Tuesday, December 13, 2011

Disability News Round Up By John Pring - Week Beginning 12/12/2011


  • Police are unlikely to reopen their investigation into the death of a disabled man who had suffered a hate crime ordeal lasting nearly 40 years, even though a coroner has ruled that he was unlawfully killed.
  • Many of the country’s leading disabled activists have accused the government of “a total ignorance” of how a lengthy delay in deciding the future of the Independent Living Fund (ILF) is affecting thousands of disabled people.
  • A transport minister has announced new funding of nearly £40 million to improve access to Britain’s railway stations.
  • The disability movement is mourning the death of one of its pioneers, an academic and anti-apartheid campaigner whose work “transformed people’s understanding of disability” and laid the basis for what became known as the “social model”.
  • The government will be forced to spend an extra £1 billion a year, after over-estimating how many people would be found “fit for work” through a controversial new assessment.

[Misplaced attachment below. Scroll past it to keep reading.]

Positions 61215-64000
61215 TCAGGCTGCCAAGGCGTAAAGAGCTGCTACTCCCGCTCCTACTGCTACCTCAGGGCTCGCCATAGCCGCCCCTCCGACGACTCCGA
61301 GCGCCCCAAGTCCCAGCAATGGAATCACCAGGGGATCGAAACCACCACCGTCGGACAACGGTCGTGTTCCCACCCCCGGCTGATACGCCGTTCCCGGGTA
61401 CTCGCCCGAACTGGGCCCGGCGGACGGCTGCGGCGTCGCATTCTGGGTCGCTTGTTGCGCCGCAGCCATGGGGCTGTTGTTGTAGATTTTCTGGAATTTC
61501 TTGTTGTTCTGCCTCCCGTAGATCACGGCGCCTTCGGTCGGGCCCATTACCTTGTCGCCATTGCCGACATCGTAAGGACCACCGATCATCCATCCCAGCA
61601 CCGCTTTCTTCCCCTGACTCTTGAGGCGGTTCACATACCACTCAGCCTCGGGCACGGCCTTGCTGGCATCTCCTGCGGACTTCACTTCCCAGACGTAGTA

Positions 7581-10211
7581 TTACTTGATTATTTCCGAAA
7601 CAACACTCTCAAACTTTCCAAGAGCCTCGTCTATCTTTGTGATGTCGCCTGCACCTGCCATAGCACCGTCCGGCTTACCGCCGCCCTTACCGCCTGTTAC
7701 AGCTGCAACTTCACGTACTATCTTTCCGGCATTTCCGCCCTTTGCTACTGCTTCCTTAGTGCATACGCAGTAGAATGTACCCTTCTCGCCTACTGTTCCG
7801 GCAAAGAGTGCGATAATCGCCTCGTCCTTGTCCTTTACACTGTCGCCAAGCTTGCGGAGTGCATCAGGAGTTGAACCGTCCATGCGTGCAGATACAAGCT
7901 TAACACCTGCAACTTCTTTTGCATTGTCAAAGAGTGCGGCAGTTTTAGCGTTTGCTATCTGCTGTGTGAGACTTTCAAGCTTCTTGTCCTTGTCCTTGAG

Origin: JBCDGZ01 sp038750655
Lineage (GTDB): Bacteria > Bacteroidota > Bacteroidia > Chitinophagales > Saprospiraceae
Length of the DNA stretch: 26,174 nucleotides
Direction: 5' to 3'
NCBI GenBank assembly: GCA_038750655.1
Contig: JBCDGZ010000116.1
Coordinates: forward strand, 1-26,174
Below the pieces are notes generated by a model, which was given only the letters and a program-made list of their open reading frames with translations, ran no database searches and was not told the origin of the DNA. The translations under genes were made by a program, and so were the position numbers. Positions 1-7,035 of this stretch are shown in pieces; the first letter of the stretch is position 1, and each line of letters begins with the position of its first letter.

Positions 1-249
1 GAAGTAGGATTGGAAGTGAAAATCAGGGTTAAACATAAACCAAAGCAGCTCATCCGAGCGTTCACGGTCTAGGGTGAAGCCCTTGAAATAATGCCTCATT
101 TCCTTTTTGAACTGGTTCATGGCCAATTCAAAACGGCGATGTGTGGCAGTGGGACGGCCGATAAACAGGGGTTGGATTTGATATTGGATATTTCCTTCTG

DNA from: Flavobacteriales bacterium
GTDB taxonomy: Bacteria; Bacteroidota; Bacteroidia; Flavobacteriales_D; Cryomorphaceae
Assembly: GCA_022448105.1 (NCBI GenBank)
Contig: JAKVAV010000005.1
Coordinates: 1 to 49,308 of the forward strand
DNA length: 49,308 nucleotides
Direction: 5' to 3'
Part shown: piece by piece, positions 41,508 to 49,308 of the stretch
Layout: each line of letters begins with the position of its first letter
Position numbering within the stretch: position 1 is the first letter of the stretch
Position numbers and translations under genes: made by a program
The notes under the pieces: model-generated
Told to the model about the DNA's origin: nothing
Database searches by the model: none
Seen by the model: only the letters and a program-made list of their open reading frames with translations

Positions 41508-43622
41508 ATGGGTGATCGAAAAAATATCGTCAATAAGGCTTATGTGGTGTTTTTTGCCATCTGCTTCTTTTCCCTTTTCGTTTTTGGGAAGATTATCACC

• Bosses from the country’s three leading cinema chains have been given a grilling by young disabled activists over their failure to make their screens more accessible.
  • The first major survey to explore the barriers that disabled people face to participating in British society has produced a detailed picture of their experiences across work, transport and education.
  • New fears have been raised about the safety of people with learning difficulties, after the care watchdog published the first reports from a national programme of inspections.
  • Disabled protesters furious at the involvement of two of London 2012’s major sponsors have targeted the first “test event” held to prepare for next year’s Paralympics.
  • The European Union’s (EU) leaders have been urged to take action to ensure disabled people do not suffer more poverty, exclusion and discrimination because of the European financial crisis.
  • The government should consider introducing legislation to give disabled people a legal right to a personal budget, according to a committee of MPs.
  • The government’s “Big Society” agenda could provide an opportunity to put into practice many of the “long-cherished principles” held by people with mental health difficulties, according to a disabled journalist and activist.

For links to the full stories, please visit Disability News Service

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